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Grade: 11
        
What is fajan's rule?/////////////////////////////////////////////////////
5 months ago

Answers : (2)

Shivangi Khatter
askIITians Faculty
447 Points
							dear student
Fajans' rules, formulated byKazimierz Fajansin 1923,[1][2][3]are used to predict whether achemical bondwill becovalentorionic, and depend on the charge on thecationand the relative sizes of the cation andanion

also,Thussodium chloride(with a low positive charge (+1), a fairly large cation (~1Å) and relatively small anion (0.2Å) is ionic; butaluminium iodide(AlI3) (with a high positive charge (+3) and a large anion) is covalent.

Polarization will be increased by:

high charge and small size of the cation

Ionic potential Å Z+/r+ (= polarizing power)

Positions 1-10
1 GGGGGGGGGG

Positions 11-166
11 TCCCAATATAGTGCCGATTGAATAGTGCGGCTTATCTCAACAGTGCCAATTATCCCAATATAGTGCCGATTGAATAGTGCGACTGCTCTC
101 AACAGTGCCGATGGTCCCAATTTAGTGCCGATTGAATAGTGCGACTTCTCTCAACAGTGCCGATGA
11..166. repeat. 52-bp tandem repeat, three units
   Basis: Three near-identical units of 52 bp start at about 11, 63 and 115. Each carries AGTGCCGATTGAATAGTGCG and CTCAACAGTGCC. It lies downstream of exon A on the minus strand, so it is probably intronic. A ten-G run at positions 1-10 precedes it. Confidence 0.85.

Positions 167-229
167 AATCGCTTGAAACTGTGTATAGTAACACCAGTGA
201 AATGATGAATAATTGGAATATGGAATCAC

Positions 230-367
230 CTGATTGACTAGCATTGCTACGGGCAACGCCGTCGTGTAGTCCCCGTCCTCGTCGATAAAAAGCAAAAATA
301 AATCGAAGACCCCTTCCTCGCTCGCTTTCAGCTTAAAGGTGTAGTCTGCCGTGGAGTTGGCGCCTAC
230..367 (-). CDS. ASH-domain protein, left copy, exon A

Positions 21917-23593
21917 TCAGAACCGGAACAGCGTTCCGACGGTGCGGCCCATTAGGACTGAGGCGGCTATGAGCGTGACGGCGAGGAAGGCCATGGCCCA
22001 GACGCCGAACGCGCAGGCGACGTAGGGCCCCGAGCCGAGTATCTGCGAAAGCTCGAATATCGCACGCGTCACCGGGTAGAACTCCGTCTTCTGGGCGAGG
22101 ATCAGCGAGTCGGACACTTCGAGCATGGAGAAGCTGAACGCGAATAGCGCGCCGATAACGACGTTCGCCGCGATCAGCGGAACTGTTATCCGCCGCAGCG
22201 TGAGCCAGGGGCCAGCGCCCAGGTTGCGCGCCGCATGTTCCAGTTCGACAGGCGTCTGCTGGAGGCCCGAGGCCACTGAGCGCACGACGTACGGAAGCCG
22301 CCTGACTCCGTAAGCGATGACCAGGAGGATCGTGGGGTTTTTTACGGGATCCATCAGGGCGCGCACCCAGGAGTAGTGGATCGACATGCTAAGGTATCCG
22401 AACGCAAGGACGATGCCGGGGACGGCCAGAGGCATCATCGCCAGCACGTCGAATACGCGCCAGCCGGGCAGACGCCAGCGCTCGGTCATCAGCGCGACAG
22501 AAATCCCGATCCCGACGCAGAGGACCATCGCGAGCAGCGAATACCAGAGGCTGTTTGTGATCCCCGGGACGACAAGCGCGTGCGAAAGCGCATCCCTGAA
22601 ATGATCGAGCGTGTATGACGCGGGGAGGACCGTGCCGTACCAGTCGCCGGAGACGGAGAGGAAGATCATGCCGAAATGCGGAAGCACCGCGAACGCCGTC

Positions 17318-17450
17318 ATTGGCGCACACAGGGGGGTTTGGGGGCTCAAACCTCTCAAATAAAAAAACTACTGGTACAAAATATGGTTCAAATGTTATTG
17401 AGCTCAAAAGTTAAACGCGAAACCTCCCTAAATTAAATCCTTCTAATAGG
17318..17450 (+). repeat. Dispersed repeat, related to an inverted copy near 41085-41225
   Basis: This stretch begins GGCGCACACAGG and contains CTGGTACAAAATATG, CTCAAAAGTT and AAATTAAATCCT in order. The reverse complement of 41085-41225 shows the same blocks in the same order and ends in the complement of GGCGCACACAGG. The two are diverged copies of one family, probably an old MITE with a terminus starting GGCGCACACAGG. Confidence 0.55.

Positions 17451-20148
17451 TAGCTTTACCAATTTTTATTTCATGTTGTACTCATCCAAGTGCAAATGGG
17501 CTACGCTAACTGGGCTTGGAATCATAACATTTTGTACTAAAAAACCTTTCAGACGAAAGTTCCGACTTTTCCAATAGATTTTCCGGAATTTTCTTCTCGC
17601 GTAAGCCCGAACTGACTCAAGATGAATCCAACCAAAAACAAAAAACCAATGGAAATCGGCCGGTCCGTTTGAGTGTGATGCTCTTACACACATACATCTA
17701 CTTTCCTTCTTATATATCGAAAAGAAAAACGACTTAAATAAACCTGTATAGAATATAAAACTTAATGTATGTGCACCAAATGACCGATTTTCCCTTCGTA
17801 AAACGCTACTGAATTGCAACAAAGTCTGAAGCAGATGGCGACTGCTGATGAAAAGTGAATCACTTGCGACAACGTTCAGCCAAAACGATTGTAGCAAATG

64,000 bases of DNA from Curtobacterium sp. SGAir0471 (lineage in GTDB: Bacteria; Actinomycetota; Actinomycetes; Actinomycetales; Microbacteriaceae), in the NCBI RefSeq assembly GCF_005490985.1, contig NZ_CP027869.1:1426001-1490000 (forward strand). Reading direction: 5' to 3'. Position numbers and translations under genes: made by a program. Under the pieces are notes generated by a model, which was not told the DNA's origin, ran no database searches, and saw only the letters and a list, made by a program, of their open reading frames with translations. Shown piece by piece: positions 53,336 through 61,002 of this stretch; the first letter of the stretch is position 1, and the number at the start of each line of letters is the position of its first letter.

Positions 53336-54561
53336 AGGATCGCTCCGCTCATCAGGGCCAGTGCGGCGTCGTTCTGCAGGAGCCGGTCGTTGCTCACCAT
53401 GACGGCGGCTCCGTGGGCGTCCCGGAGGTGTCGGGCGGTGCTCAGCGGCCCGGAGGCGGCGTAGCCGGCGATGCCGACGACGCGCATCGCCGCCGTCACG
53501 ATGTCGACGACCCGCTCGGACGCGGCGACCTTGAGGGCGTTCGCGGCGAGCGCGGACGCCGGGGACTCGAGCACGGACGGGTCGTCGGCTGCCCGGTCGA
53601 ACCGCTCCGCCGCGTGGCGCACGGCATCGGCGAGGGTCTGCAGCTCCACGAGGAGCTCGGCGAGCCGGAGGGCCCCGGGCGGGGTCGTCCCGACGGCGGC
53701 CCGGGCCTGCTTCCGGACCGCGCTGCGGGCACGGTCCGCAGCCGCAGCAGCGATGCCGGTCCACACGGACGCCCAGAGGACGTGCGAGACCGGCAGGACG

High charge and large size of the anion

The polarizability of an anion is related to the deformability of its electron cloud (i.e. its "softness")

An incomplete valence shell electron configuration

Noble gas configuration of the cation produces better shielding and less polarizing power

e.g. Hg2+(r+ = 102 pm) is more polarizing than Ca2+(r+ = 100 pm)
5 months ago
Khimraj
2788 Points
							

They are a method for predicting ionic vs. covalent that predates electronegativity (by three decades) and make use of ionic and atomic radius data that was becoming available through x-ray crystallography.

To use Fajans' Rules, assume your binary compound is ionic and identify the potential cation and anion.

By Fajans' Rules, compounds are more likely to be ionic if: there is a small positive charge on the cation, the cation is large, and the anion is small. For example, NaCl is correctly predicted to be ionic since NaX+  is a larger ion with a low charge and ClX- is a smaller anion.

Compounds are more likely to be covalent if: there would be a large positive charge on the cation, the cation would be small, and the anion would be large. For example, AlI3is correctly predicted to be covalent since it would have a small cation with a high charge and a large anion

5 months ago
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